He considered this explanation due to his colleague, for It is with feelings of no ordinary character that I refer whom he could have no unkind feeling. Mr. J. said, as to those proceedings. But, sir, I do feel an honest pride to his colleague from the upper district, [Mr. Thomas,} in being ihe representative of such men. Eight of the he had no explanation to make; but lest a misapprehen. twenty-one electors who, during these trying, exciting sion might prevail as to an inquiry made by his coltimes, pal ently, firmly, nobly, stood by the constitution league, which remained unanswered, he would take ocand the laws, were from my congressional district-a casion to notice it. My colleague, in referring to a district immediately adjoining the seat of this General meeting in one of the counties of district, whére res. Government, yet far enough to remain uncontaminated olutions had been passe:] reprobating, in strong terms, by the bicentives which gave rise to that intended revo his conduct as their representative, after denouncing the lation. It is not a little remai kable that those instigators resolutions passed at that meeting as calumnious, and of this resistance to the laws of their State should have the members as unworthy of credit, calls upon me to been amongst the warmest advocates of the President's know whether I intend to endorse those proceedings or proclamation and measures against South Carolina. They Sir, whatever may have been my opinion of those were then willing to carry war and desolation through men or their proceedings, however I may have believed eat that devoted State, to arm the Government with pow. them entitled to credit, I certainly now cannot endorse er to march the soldiery within her borders, and to del- them. They are my colleague's immediate constituents; uge her fair land with civil war. The same spirit which they are his political friends, some of whom have been prompted them to those measures has been revived in his supporter's; he, therefore, ought to know them betrelation to their own State.
ter than I do; and if, as he says, they have been pur. But, sir, order is restored, the citizens repose in chased from their duty, and not entitled to credit, being peace, and treason is no more. And when the future his constituents, I cannot endorse for ihem, and thereby historian shall make a record of the present times, the make myself liable for irresponsible men. But, sir, names of the twenty-one will be transmitted to posterity have yet seen nothing, have heard nothing, lo change as the noble protectors of law and liberty; whilst the my opinion of the correctness of their position. same page will present those of the recusants as a bea When Mr. JENIFER had concluded, Ca io al anarchists. Mary land is regeneratedl.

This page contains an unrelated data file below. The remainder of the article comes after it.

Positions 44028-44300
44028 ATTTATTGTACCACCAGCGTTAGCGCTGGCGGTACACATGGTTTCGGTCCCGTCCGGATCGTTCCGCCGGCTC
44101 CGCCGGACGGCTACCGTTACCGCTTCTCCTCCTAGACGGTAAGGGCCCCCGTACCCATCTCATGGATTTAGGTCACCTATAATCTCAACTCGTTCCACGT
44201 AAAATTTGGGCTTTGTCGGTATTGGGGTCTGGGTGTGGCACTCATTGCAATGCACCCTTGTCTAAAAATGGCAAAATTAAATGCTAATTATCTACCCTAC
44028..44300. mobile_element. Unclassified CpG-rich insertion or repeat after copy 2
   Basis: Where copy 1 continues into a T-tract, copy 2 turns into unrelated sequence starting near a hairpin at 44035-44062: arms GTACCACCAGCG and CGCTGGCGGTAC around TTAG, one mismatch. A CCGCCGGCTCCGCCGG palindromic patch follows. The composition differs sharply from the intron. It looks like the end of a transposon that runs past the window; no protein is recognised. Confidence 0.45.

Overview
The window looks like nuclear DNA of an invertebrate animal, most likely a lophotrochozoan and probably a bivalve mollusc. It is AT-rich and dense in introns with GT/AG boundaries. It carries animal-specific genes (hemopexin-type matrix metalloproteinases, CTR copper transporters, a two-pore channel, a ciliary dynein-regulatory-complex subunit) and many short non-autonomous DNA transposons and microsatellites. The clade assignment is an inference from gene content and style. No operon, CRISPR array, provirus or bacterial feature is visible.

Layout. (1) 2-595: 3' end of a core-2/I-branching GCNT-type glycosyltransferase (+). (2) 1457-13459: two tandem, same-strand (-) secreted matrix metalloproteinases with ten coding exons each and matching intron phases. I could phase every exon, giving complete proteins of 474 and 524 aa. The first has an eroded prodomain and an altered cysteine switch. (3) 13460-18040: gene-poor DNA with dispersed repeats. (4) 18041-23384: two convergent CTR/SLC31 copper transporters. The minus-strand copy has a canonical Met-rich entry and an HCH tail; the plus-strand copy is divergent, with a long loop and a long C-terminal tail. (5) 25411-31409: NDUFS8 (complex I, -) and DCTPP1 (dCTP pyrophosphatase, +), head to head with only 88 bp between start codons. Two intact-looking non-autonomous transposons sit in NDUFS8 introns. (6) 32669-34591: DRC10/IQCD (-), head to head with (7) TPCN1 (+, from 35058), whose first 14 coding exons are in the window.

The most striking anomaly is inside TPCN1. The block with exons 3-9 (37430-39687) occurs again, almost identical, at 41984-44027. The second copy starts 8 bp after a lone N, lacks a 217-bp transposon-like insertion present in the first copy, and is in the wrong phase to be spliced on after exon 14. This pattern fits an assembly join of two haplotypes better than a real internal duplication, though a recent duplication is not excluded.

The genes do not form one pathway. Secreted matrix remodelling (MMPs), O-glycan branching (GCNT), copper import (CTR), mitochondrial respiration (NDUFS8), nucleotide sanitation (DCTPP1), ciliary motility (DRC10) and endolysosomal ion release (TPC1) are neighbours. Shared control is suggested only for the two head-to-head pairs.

Mr. THOMAS replied to his colleague, and went into Mr. Speaker, I have said much more upon this sub a statement showing the irregularities of the present jest than i bad intended; but I know it has not been un constitution and Government of the State of Maryland. interesting to the House, from the unremitted attention The debate was further continued by Mr. HOWARD. they have bestowed. If, in the discharge of a duty Mr. PEARCE, of Maryland, then rose and addressed sach I cousidered imperative, I should have used strong the Chair as fullous: language to express the convictions of my mind, I shall Mr. Speaker: It is with great reluctance that I partifeel justified in the extraordinary circumstan:es which cipate at all in the discussion of the theme which has peoped it. When my own honor or that of my naive occupied the House for the last four hours. I do not Sate is at issue, I know no discretion within the limits mean the bill for the admission of Michigan into the e parlamentary rules; that I have not transgressed thuse Union; for that seems to bave been "in the deep bosom tas been evinced by the fact that my remarks have not of the ocean buried." been interrupted by you.